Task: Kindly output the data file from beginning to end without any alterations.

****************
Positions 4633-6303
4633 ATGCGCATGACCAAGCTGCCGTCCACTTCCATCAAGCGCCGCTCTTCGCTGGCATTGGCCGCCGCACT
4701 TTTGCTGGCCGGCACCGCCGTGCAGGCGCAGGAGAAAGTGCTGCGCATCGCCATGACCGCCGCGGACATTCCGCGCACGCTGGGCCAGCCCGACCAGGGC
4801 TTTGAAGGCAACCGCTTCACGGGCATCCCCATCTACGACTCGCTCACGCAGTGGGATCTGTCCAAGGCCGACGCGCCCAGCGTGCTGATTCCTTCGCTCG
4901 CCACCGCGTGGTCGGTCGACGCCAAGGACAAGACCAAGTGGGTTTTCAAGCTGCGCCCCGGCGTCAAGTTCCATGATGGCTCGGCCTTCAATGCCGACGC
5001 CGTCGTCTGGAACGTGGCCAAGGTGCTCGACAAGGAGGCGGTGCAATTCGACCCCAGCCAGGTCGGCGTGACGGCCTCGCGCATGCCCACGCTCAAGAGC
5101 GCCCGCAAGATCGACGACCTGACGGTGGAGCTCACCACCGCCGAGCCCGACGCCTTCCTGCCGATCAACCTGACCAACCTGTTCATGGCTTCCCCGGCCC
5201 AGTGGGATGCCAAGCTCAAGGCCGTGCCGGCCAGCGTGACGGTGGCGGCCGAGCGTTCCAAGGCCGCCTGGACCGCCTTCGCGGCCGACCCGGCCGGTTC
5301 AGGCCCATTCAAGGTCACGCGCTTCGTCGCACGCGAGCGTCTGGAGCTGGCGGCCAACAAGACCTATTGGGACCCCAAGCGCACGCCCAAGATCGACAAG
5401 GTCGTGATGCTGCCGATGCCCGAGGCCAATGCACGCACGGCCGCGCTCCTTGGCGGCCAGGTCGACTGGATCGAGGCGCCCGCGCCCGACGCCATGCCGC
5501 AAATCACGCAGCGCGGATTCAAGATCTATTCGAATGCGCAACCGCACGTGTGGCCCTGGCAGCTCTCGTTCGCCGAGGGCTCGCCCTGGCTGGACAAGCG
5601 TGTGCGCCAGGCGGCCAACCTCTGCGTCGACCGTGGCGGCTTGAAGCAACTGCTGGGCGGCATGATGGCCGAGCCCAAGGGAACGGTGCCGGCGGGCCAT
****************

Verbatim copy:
Positions 4633-6303
4633 ATGCGCATGACCAAGCTGCCGTCCACTTCCATCAAGCGCCGCTCTTCGCTGGCATTGGCCGCCGCACT
4701 TTTGCTGGCCGGCACCGCCGTGCAGGCGCAGGAGAAAGTGCTGCGCATCGCCATGACCGCCGCGGACATTCCGCGCACGCTGGGCCAGCCCGACCAGGGC
4801 TTTGAAGGCAACCGCTTCACGGGCATCCCCATCTACGACTCGCTCACGCAGTGGGATCTGTCCAAGGCCGACGCGCCCAGCGTGCTGATTCCTTCGCTCG
4901 CCACCGCGTGGTCGGTCGACGCCAAGGACAAGACCAAGTGGGTTTTCAAGCTGCGCCCCGGCGTCAAGTTCCATGATGGCTCGGCCTTCAATGCCGACGC
5001 CGTCGTCTGGAACGTGGCCAAGGTGCTCGACAAGGAGGCGGTGCAATTCGACCCCAGCCAGGTCGGCGTGACGGCCTCGCGCATGCCCACGCTCAAGAGC
5101 GCCCGCAAGATCGACGACCTGACGGTGGAGCTCACCACCGCCGAGCCCGACGCCTTCCTGCCGATCAACCTGACCAACCTGTTCATGGCTTCCCCGGCCC
5201 AGTGGGATGCCAAGCTCAAGGCCGTGCCGGCCAGCGTGACGGTGGCGGCCGAGCGTTCCAAGGCCGCCTGGACCGCCTTCGCGGCCGACCCGGCCGGTTC
5301 AGGCCCATTCAAGGTCACGCGCTTCGTCGCACGCGAGCGTCTGGAGCTGGCGGCCAACAAGACCTATTGGGACCCCAAGCGCACGCCCAAGATCGACAAG
5401 GTCGTGATGCTGCCGATGCCCGAGGCCAATGCACGCACGGCCGCGCTCCTTGGCGGCCAGGTCGACTGGATCGAGGCGCCCGCGCCCGACGCCATGCCGC
5501 AAATCACGCAGCGCGGATTCAAGATCTATTCGAATGCGCAACCGCACGTGTGGCCCTGGCAGCTCTCGTTCGCCGAGGGCTCGCCCTGGCTGGACAAGCG
5601 TGTGCGCCAGGCGGCCAACCTCTGCGTCGACCGTGGCGGCTTGAAGCAACTGCTGGGCGGCATGATGGCCGAGCCCAAGGGAACGGTGCCGGCGGGCCAT